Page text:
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Disorders of the Pleura |

Synchronous Primary Pulmonary Marginal Zone B-Cell Lymphoma and Large B-Cell Lymphoma

Catalin Nicola*, PhD; Michael Peterson, MD
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UCSF Fresno MEP, Fresno, CA


Chest. 2012;142(4_MeetingAbstracts):497A. doi:10.1378/chest.1387152
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Abstract

SESSION TYPE: Pleural Case Report Posters

PRESENTED ON: Tuesday, October 23, 2012 at 01:30 PM - 02:30 PM

INTRODUCTION: Pleural effusion is the most common manifestation of pleural disease, with etiologies ranging from cardiopulmonary disorders to malignant diseases. We present an unusual etiology for a right-sided pleural effusion in a 42-year-old female.

CASE PRESENTATION: A 42 year-old female was evaluated for dry cough and progressive dyspnea on exertion. She had intermittent fevers and a 15 kg weight loss. Auscultation revealed diminished breath sounds at the right base with dullness to percussion. The chest X-ray showed a large right pleural effusion and a right upper lobe mass (figure 1). CT scan of the chest confirmed the chest X-ray findings and identified a second mass in the right lower lobe (figure 2). PET/CT scan revealed multiple pulmonary masses which were FDG avid. Pleural fluid analysis showed numerous small lymphoid cells without evidence of malignancy. The cultures of the pleural fluid were negative. Flow cytometry of the pleural fluid showed a polymorphous lymphoid population. Immunohistochemical stains and molecular studies of the right lower lobe transbronchial biopsies were consistent with marginal zone B-cell lymphoma. The right upper lobe transbronchial biopsies showed focal areas of large pleomorphic B-cells, suggestive of a large B-cell lymphoma. Based on the available data, a diagnosis of stage IV large B-cell lymphoma, which transformed from a low grade marginal zone lymphoma, was made. The patient's clinical course was favorable with chemotherapy.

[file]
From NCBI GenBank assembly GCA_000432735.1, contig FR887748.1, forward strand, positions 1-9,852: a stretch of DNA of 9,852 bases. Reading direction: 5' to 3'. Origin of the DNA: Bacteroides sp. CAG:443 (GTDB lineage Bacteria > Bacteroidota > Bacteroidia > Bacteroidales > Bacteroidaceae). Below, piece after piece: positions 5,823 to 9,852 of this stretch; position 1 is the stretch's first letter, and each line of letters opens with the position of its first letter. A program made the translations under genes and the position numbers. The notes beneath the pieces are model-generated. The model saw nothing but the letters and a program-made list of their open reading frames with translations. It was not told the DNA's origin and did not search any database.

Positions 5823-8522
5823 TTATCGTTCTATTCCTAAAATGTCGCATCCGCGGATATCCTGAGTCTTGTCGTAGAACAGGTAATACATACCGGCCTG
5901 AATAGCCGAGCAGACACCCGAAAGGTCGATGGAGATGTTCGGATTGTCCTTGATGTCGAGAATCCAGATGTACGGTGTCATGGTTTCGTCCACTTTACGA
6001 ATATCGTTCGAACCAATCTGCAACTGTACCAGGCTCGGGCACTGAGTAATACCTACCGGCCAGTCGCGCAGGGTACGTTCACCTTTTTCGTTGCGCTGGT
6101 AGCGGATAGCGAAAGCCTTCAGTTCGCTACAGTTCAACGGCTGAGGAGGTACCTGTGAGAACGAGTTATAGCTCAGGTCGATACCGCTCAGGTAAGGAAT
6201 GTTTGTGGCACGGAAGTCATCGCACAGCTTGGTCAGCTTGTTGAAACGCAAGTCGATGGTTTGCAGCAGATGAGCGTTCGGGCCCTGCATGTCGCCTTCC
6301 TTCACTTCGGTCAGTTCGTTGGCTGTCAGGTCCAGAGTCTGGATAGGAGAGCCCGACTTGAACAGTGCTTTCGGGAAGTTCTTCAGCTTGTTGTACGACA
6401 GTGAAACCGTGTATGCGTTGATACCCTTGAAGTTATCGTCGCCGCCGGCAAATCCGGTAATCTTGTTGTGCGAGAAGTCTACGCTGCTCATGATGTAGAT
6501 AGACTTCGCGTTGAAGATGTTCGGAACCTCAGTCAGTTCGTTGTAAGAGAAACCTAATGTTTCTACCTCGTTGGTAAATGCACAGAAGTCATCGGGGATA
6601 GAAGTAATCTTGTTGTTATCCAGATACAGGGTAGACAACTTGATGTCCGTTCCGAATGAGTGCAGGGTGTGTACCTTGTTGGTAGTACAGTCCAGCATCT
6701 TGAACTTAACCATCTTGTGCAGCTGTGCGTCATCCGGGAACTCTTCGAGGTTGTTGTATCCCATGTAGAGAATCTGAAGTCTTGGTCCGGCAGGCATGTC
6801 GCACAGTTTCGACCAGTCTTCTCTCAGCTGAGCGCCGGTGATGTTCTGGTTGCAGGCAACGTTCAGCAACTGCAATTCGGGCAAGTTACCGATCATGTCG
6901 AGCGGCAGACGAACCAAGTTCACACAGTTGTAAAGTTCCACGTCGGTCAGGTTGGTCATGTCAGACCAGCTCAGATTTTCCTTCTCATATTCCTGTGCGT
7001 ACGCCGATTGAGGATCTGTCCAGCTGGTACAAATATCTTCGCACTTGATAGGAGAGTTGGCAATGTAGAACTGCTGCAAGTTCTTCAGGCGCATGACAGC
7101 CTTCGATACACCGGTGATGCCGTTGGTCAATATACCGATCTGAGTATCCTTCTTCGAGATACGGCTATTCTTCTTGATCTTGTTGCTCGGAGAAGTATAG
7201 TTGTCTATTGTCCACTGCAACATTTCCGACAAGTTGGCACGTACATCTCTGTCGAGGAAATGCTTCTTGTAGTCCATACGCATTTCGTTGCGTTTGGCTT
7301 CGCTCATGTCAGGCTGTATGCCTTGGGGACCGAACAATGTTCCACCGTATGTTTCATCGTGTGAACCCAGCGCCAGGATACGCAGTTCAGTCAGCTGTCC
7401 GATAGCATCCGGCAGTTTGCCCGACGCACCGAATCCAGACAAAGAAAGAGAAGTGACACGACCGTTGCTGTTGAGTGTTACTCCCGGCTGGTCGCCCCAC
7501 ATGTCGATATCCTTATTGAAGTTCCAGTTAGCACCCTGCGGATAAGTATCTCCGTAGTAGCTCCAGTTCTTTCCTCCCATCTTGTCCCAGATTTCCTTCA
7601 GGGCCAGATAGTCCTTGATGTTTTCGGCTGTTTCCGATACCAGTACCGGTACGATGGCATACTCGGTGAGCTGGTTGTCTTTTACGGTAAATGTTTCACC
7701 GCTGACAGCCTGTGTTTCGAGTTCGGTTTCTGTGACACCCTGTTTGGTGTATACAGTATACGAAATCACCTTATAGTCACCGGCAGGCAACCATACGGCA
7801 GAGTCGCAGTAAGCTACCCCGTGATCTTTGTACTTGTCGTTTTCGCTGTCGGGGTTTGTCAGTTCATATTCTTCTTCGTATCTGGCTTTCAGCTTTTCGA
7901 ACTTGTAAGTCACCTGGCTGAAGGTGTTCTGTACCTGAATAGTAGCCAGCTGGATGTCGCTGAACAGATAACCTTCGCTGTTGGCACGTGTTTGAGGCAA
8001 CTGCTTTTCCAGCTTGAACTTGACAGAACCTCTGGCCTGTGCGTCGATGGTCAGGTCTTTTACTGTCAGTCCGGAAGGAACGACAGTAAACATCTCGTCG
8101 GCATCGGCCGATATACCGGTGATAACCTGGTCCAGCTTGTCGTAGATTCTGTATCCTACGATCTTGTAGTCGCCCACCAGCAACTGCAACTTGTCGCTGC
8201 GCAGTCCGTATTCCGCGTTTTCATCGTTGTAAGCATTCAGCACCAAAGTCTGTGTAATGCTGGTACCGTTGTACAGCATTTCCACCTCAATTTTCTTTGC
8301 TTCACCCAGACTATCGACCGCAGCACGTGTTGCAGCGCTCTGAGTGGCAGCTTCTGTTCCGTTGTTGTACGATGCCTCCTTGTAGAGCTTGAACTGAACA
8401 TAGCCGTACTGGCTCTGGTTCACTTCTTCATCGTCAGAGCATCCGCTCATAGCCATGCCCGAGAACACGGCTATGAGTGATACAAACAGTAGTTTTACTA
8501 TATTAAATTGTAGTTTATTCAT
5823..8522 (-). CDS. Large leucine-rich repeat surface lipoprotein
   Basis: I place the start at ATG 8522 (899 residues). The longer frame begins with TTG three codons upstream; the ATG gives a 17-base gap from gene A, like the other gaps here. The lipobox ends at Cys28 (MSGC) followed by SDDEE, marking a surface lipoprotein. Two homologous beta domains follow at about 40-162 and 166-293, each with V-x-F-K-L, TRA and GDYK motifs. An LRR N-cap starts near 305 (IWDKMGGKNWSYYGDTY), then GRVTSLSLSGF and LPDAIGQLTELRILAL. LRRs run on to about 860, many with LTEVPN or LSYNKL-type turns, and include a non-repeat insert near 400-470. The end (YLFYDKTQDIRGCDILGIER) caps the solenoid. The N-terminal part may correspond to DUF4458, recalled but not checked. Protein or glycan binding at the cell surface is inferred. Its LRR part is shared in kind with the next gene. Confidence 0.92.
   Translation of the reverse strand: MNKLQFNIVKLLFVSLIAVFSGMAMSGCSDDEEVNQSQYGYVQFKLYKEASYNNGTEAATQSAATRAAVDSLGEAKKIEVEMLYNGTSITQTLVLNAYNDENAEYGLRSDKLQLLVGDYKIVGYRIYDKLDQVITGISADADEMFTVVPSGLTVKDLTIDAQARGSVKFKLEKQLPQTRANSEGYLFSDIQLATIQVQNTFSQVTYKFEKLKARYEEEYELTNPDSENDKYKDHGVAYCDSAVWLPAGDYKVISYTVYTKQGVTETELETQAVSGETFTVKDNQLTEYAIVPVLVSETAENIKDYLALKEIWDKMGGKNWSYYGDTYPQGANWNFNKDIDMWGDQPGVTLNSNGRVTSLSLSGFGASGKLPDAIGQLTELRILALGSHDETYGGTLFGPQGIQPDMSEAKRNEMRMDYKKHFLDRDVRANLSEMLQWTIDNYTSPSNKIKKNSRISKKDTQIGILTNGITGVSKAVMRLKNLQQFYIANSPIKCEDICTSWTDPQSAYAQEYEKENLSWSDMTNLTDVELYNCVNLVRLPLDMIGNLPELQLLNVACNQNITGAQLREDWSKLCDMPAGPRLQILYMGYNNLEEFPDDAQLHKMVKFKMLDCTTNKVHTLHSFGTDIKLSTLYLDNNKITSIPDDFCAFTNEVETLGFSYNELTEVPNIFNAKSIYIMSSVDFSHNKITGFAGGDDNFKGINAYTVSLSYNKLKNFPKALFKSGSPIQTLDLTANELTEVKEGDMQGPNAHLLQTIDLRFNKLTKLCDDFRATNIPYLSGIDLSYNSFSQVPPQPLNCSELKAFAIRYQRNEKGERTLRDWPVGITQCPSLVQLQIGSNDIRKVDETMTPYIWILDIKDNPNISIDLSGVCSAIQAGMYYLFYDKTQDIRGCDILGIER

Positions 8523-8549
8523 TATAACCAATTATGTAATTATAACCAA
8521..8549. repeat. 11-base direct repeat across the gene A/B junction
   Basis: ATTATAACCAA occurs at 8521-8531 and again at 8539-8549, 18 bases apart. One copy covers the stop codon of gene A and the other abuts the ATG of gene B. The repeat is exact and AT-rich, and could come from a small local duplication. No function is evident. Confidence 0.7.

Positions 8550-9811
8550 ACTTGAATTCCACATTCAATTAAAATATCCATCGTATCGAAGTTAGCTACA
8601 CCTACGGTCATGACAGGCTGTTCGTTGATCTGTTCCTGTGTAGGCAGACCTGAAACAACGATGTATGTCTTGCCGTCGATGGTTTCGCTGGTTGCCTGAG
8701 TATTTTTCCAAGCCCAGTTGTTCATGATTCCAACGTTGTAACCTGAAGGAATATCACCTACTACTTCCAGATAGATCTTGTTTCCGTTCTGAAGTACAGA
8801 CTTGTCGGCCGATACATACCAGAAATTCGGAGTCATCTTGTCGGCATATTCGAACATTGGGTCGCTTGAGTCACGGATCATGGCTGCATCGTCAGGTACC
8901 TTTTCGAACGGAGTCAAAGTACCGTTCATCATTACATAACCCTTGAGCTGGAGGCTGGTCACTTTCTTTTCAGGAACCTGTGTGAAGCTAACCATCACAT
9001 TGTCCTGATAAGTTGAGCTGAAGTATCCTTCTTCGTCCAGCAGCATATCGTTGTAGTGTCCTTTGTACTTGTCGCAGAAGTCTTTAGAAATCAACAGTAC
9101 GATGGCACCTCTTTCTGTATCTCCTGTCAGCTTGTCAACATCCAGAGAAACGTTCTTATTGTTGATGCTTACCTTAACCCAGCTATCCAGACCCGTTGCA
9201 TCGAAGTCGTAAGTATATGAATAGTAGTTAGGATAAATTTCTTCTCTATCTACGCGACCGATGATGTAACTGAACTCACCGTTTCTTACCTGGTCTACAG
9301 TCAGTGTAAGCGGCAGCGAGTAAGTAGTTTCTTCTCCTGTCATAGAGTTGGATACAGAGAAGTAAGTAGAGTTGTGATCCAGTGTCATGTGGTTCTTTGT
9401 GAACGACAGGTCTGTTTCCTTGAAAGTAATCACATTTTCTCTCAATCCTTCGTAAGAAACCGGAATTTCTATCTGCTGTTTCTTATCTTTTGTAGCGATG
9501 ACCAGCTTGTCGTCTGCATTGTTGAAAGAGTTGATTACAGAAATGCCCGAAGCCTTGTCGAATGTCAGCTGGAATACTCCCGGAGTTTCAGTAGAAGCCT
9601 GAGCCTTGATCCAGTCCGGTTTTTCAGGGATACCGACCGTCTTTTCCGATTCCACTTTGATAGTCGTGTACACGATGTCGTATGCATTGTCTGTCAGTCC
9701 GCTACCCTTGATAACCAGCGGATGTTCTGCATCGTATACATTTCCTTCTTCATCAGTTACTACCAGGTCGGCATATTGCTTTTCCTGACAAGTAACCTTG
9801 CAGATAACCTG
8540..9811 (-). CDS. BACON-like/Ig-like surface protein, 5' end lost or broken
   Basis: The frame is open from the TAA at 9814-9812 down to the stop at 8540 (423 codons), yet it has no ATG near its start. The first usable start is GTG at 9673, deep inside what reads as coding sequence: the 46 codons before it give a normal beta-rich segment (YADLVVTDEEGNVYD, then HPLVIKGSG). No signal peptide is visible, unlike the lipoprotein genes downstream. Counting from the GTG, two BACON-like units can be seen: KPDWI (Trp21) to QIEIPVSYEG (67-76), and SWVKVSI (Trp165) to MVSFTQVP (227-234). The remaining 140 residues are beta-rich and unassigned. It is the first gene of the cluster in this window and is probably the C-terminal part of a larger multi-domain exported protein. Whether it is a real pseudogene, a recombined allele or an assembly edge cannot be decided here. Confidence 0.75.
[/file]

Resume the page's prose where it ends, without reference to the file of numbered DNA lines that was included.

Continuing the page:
DISCUSSION: Primary pulmonary marginal zone B-cell lymphoma (P-MZL) accounts for less than 0.4% of all malignant lymphomas (1). Predominantly, the patients present with cough, dyspnea, and constitutional symptoms and are frequently treated with antibiotics for presumed pneumonia. The majority of patients are diagnosed by bronchoscopy. Up to 14% of cases had associated pleural effusions and hilar adenopathy is common (2). The FDG-PET/CT scan has a high sensitivity and specificity (about 95%) in detecting occult lymphoma sites. Morphologically, marginal zone B-lymphocytes demonstrate small to medium size, irregular nuclei with dispersed chromatin. The lack of CD5 expression discriminates between MZL and chronic lymphocytic leukemia/small lymphocytic lymphoma, and the presence of CD10 expression favors follicular lymphoma.

CONCLUSIONS: We presented a rare case of primary P-MZL synchronous with a large B-cell lymphoma, in an attempt to raise the awareness of this rare disease as a possible etiology for pleural effusion.

1) Ahmed S, Siddiqui AK, Rai KR. Low-grade B-cell bronchial associated lymphoid tissue (BALT) lymphoma. Cancer Invest 2002; 20(7-8):1059-1068.

2) Stefanovic A, Morgensztern D, Fong T et al. Pulmonary marginal zone lymphoma: a single centre experience and review of the SEER database. Leuk Lymphoma 2008; 49(7):1311-1320.

DISCLOSURE: The following authors have nothing to disclose: Catalin Nicola, Michael Peterson

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